GI Bill for On-the-Job Training
Is it possible to use the GI Bill for on-the-job training? Some eligible for the GI Bill military benefit don’t want a traditional four-year degree. And there are various options for those seeking alternatives to an Associate’s or Bachelor’s degree. You can also use the GI Bill for:
- Flight training
- Non-college degree programs
- Certification testing
- Entrepreneurship training
- On-the-job training
GI Bill for On The Job Training (OJT)
The Department of Veterans Affairs official site features an entire section explaining the eligibility requirements for using GI Bill funds to get on-the-job training. A veteran GI Bill program does not have to include endless hours of classroom instruction; it can be used to pay for expenses such as books, housing, and other approved costs when learning a skilled trade.
VA Benefits for OJT Vary Depending On Your GI Bill
Are you using the Montgomery GI Bill? You may qualify for funds for supplies and books during your training but not housing. If you qualify for the Post-9/11 GI Bill, you may also qualify for a monthly housing allowance, sometimes called the GI Bill MHA.
GI Bill for On-The-Job-Training: Who Qualifies?
You must meet the minimum time-in-service requirements that make you eligible for the GI Bill overall. You must also be looking for GI Bill funding for training in an approved skilled trade which may include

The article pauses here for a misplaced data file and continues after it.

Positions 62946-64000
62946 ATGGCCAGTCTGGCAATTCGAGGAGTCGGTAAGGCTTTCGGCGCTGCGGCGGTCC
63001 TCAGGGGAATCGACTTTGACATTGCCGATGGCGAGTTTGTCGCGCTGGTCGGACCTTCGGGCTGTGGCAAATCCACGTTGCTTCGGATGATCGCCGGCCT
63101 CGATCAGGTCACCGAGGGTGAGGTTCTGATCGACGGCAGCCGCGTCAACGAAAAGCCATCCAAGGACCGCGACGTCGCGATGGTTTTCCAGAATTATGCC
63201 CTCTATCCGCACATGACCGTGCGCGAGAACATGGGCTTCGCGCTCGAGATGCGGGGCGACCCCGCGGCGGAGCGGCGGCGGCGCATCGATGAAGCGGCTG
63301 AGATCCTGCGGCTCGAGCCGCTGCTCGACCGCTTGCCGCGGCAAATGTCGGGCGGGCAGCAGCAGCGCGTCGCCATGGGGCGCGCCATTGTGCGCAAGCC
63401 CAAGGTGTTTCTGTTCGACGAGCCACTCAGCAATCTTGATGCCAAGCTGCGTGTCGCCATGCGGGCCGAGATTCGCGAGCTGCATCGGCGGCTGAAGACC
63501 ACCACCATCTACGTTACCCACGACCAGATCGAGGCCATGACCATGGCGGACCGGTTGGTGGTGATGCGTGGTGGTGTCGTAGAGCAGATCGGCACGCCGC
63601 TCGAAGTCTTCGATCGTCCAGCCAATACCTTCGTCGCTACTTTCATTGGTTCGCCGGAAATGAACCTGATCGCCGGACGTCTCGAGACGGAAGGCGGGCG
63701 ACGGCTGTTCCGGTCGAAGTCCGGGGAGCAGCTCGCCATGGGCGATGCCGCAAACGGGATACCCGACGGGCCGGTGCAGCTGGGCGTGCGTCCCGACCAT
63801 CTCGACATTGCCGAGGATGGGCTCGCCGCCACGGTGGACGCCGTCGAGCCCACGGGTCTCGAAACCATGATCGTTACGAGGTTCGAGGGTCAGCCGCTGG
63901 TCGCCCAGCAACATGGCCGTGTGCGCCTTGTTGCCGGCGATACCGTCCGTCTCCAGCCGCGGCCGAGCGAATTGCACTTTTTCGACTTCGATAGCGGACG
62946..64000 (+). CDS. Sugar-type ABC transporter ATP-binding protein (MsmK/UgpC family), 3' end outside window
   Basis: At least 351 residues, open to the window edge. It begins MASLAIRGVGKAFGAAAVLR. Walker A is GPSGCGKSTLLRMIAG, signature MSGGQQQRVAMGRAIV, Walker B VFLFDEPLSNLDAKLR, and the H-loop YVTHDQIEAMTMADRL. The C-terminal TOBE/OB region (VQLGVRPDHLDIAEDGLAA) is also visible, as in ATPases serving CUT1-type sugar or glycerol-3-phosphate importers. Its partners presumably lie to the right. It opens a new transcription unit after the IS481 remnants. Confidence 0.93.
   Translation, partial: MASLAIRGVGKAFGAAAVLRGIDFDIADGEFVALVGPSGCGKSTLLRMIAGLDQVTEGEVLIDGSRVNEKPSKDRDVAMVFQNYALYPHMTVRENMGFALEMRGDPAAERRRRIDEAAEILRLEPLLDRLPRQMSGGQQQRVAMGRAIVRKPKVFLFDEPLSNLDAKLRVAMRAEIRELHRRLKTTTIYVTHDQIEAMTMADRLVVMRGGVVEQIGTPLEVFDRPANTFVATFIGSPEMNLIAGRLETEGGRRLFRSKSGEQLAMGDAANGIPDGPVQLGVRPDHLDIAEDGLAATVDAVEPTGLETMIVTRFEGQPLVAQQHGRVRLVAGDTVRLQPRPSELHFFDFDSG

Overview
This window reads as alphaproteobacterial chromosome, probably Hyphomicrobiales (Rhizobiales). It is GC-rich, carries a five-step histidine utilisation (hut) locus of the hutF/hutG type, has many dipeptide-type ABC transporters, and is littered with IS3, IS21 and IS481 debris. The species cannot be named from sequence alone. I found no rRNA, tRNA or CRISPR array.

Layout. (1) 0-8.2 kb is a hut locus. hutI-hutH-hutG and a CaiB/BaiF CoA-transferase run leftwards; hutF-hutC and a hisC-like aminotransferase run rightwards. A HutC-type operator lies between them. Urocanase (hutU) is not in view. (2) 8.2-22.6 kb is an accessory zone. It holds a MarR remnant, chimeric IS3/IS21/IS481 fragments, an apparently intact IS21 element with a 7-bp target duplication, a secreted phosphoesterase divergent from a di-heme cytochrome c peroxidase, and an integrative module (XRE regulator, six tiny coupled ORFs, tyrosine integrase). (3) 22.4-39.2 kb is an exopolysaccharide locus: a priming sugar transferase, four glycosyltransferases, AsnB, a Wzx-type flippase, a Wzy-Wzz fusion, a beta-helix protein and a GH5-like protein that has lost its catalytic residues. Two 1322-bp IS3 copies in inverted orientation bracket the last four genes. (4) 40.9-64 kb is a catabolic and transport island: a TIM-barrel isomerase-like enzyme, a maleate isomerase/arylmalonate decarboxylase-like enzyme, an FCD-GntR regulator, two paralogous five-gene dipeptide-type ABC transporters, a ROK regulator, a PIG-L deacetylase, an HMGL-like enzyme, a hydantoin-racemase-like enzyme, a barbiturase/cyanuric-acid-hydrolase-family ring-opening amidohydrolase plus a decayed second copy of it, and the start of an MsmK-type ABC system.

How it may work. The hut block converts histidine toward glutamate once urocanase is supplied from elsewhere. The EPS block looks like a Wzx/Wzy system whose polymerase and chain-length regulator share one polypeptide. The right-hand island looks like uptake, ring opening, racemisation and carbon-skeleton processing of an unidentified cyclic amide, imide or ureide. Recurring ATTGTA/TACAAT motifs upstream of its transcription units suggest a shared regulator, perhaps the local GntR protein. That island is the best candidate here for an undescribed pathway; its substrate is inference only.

- Hotel management
These are not the only training options available; they are just a sample of the types of programs some use.
Veterans, those eligible for benefits under the Fry Scholarship or the Survivors’ and Dependents’ Educational Assistance (DEA) Program. Dependent children using transferred GI Bill benefits may apply for GI Bill OJT options. However, those using transferred GI Bill benefits cannot apply.
The VA official site has a GI Bill program comparison tool; you can use it to search for approved on-the-job training programs. It helps to know the name of a company when searching, but more general searches are also possible.
Related: Using the GI Bill for Flight School
How the Process Works
- Those approved to use the GI Bill for OJT will enter into an agreement with an employer–a written contract for the training program.
- When the training begins, you may only earn half of what a regular employee makes doing the same labor.
- At the end of the program, VA rules say the trainee should earn about 85% of that amount. That’s thanks to VA rules which state, “Employers generally pay a reduced OJT/apprenticeship wage (must be at least 50% of journeyman wage).”
- Veterans in an approved on-the-job training program may receive “a tax-free stipend” paid in addition to these entry-level wages, according to VA.gov.
- The stipend program is designed to decrease by 20% every six months “as the Veteran’s wages regularly increase” under the training program “until the Veteran has attained journeyman status and pay.”
- At the program’s end, you may have an agreement with the employer to earn a certification, become a journeyman, etc. Much will depend on the specific terms of your program.
How to Apply for Benefits for OJT
Current application procedures for the GI Bill and all other VA education benefit programs are found at the VA official site. You can also get help in person or by phone at your nearest VA Regional Claims office.
Read more: Veteran Education Benefits Guide
About the author
Editor-in-Chief Joe Wallace is a 13-year veteran of the United States Air Force and a former reporter/editor for Air Force Television News and the Pentagon Channel. His freelance work includes contract work for Motorola, VALoans.com, and Credit Karma. He is co-founder of Dim Art House in Springfield, Illinois, and spends his non-writing time as an abstract painter, independent publisher, and occasional filmmaker.